Columbia man petitions against Boy Scouts' anti-gay policy

Howard Hutton's petition on is reaching for 200 supporters.

Many teens and leaders around the country have been excluded from the Boy Scouts of America due to the organization’s anti-gay member policy, which, according to its website, does not allow “membership to individuals who are open or avowed homosexuals” to participate in its programs.

Columbia resident Howard Hutton wants to do something about this policy.

Hutton, who said he has been involved with the Boy Scouts since he was eight years old, started a petition on to ask the Great Rivers Council of Missouri to reject the Boy Scouts of America’s national anti-gay policy at the national meeting in Dallas on May 22.

Hutton said he believes this change is important as those who are not allowed to participate in the Boy Scouts are losing necessary life skills.

“There’s a lot of people, through no fault of their character, who are missing out on a chance to learn a lot of character building, community building, citizenship-oriented skills in the Scouts,” Hutton said. “The Scouts is an organization which I appreciate very much, and I want it to reflect what it taught me.”

The petition has 122 supporters. Hutton said getting the message to people is hard work.

“I think (the numbers) are still low,” Hutton said. “It’s (a) slow educational process letting people know we’re here and we want to see change.”

Doug Callahan, scout executive of the Great Rivers Council, said the official policy of the Boy Scouts might be due to the many religious chartered organizations – including Jewish, Muslim, Christian, Lutheran, Methodist and Mormon institutions – that sponsor individual Scout units.

“(Chartered organizations) are the voting members as far as the council goes, and they’re the ones who determine the policy of the (Scouts),” Callahan said. “So the current policy that’s in place right now that does not allow open or avowed homosexuals as members is based, in the past, that the majority of our membership held that that was not a proper role model for Scouts or for our youth members.”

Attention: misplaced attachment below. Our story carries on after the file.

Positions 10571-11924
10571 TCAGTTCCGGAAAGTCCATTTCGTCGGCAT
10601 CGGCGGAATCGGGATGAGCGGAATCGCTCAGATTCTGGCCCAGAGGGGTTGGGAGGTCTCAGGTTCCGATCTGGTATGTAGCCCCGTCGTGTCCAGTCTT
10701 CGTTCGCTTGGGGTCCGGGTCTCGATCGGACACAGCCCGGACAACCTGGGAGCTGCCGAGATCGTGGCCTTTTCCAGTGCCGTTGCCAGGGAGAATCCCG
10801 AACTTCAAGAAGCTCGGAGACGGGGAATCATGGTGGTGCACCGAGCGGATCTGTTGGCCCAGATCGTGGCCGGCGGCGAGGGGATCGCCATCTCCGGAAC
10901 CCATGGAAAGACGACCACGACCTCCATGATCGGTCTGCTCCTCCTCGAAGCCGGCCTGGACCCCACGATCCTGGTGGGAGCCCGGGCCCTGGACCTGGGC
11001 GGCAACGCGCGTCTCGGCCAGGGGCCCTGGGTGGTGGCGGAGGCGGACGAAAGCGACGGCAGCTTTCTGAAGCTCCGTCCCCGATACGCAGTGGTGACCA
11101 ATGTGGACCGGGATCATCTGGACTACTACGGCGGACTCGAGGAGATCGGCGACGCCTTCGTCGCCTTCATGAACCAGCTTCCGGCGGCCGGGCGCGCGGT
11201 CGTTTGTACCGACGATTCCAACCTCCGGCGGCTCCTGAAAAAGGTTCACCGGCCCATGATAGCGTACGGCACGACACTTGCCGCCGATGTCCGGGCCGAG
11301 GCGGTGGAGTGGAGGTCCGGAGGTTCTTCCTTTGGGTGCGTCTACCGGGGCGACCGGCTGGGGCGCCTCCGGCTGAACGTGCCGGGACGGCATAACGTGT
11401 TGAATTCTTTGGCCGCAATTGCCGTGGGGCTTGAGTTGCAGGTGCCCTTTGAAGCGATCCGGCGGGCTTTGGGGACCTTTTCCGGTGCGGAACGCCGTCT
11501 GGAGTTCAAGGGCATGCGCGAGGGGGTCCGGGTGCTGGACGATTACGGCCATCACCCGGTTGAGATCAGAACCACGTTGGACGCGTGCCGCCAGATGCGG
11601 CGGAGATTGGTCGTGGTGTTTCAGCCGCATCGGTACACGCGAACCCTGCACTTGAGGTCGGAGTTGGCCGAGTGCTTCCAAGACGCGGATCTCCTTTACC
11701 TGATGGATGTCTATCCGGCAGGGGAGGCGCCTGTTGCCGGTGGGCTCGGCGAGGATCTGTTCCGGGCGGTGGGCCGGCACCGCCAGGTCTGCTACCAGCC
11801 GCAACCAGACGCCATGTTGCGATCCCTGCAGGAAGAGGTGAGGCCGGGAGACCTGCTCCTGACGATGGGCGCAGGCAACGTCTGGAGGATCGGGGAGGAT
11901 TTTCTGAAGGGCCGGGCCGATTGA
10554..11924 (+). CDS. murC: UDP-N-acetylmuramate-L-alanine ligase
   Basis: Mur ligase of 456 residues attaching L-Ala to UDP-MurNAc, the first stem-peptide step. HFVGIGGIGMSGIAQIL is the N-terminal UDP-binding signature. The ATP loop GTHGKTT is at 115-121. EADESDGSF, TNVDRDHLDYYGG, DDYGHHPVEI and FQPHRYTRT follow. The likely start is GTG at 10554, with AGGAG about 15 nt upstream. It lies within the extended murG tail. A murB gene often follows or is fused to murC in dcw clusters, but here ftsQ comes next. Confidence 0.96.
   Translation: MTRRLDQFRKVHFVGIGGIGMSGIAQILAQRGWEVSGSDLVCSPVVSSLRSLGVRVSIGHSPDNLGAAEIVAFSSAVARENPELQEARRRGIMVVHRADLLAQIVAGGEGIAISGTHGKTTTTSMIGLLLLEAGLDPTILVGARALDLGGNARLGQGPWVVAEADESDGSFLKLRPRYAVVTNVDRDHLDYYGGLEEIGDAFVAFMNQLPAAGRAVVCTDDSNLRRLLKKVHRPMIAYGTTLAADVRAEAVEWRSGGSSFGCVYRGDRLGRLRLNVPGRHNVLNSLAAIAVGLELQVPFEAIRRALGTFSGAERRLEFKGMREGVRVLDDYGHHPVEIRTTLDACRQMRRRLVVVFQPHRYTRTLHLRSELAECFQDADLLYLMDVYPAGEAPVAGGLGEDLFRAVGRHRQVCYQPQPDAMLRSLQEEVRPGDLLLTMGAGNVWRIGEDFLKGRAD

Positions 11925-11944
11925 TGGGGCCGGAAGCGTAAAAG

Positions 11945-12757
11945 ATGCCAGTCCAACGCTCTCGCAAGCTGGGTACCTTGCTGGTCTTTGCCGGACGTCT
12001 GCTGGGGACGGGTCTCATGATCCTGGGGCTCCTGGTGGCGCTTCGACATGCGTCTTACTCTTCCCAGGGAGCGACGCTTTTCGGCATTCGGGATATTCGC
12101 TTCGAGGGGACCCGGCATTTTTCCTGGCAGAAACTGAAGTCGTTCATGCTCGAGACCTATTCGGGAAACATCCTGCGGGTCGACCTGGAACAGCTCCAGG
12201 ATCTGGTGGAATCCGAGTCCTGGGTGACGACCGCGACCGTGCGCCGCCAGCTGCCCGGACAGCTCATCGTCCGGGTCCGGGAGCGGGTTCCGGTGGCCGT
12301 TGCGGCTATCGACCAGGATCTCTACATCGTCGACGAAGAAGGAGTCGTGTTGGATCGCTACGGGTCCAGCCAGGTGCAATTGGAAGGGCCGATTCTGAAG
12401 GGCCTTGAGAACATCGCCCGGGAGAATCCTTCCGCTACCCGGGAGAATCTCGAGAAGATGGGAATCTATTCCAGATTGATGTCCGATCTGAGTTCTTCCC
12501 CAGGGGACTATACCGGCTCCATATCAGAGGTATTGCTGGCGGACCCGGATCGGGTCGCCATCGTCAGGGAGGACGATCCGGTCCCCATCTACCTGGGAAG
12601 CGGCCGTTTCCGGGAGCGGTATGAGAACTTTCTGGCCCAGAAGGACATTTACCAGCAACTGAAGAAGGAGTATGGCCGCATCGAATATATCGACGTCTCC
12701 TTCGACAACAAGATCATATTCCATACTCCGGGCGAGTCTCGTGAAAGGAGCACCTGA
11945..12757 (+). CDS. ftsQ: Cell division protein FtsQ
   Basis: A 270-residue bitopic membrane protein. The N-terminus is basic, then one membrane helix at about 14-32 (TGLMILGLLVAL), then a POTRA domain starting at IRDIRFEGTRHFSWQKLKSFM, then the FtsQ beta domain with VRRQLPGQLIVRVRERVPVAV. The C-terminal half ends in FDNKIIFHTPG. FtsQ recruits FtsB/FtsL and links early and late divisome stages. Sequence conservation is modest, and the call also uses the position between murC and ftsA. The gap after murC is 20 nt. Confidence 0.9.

Callahan, who has been involved with the Boy Scouts for 30 years, said that this is not a matter of discrimination but a matter of morals.

“Discrimination technically includes ‘Yes, you’re breaking the law on protective class suits,’” Callahan said. “Sexual orientation is not a protected class at the federal or state level so this is not a form of discrimination. It’s a matter of beliefs. This is about what people believe to be morally right or morally wrong and that’s what makes it a much tougher issue.”

Hutton held that the practice is more than a moral issue.

“It’s just a terrible discriminatory practice,” Hutton said. “It doesn’t have anything to do with character. The content of the character of a gay person is the same as it is a straight person.”

According to, the official website of the Boy Scouts, membership in 1997 had 4.6 million youth actively participating in the program. In 2008, the number dropped to 2.8 million. Hutton said he believes these numbers, in part, are due to the anti-gay policies.

“It has had a ban on gays and a ban on anybody that wasn’t a particular type of theist, which I think has hurt it greatly,” Hutton said. “That’s a pretty big drop and at the same time population is going up — it’s a huge drop. It shouldn’t be happening.”

Callahan said no matter the decision, his concentration will be spent on keeping those unhappy with the policy in the Scouts.

“My job will be to refocus people on the mission of Scouting and what we do on a day-to-day basis, which really has nothing to do with any type of sexuality,” Callahan said. “Our mission is to serve young people and then that’s what my job will be is regardless of what happens is to try and keep people focused on why we’re here.”

The Great Rivers Council, which covers 33 counties in Missouri, will have three votes out of about 200 votes nationwide. These three will vote with the majority of local chartered partners, board members and chartered council members who have given feedback. Callahan said the Boy Scouts of America might not release a resolution regarding the anti-gay policy. If they do, the proposal will come sometime next week, and the 290 councils nationwide will consider it before the meeting on May 22.

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